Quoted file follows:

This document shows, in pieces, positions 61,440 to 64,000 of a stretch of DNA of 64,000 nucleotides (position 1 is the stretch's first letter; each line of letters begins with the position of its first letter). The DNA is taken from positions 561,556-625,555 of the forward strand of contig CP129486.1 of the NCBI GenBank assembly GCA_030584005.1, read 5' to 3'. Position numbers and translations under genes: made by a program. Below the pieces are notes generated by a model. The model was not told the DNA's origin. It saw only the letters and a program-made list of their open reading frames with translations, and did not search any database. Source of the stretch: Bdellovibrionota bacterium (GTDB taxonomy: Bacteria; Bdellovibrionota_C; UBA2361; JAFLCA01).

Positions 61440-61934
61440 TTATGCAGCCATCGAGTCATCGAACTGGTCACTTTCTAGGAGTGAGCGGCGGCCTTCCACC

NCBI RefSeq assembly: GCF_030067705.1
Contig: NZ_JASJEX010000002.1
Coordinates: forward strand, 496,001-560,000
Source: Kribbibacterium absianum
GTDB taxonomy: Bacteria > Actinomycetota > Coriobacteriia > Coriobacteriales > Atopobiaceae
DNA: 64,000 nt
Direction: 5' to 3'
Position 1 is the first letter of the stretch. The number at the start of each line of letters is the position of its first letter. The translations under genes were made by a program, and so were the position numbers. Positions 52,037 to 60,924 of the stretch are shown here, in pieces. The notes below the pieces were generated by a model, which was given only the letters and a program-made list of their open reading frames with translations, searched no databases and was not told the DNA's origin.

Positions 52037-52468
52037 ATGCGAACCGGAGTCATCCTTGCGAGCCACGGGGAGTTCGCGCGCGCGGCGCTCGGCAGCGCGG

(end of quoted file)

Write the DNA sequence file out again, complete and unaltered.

This document shows, in pieces, positions 61,440 to 64,000 of a stretch of DNA of 64,000 nucleotides (position 1 is the stretch's first letter; each line of letters begins with the position of its first letter). The DNA is taken from positions 561,556-625,555 of the forward strand of contig CP129486.1 of the NCBI GenBank assembly GCA_030584005.1, read 5' to 3'. Position numbers and translations under genes: made by a program. Below the pieces are notes generated by a model. The model was not told the DNA's origin. It saw only the letters and a program-made list of their open reading frames with translations, and did not search any database. Source of the stretch: Bdellovibrionota bacterium (GTDB taxonomy: Bacteria; Bdellovibrionota_C; UBA2361; JAFLCA01).

Positions 61440-61934
61440 TTATGCAGCCATCGAGTCATCGAACTGGTCACTTTCTAGGAGTGAGCGGCGGCCTTCCACC

NCBI RefSeq assembly: GCF_030067705.1
Contig: NZ_JASJEX010000002.1
Coordinates: forward strand, 496,001-560,000
Source: Kribbibacterium absianum
GTDB taxonomy: Bacteria > Actinomycetota > Coriobacteriia > Coriobacteriales > Atopobiaceae
DNA: 64,000 nt
Direction: 5' to 3'
Position 1 is the first letter of the stretch. The number at the start of each line of letters is the position of its first letter. The translations under genes were made by a program, and so were the position numbers. Positions 52,037 to 60,924 of the stretch are shown here, in pieces. The notes below the pieces were generated by a model, which was given only the letters and a program-made list of their open reading frames with translations, searched no databases and was not told the DNA's origin.

Positions 52037-52468
52037 ATGCGAACCGGAGTCATCCTTGCGAGCCACGGGGAGTTCGCGCGCGCGGCGCTCGGCAGCGCGG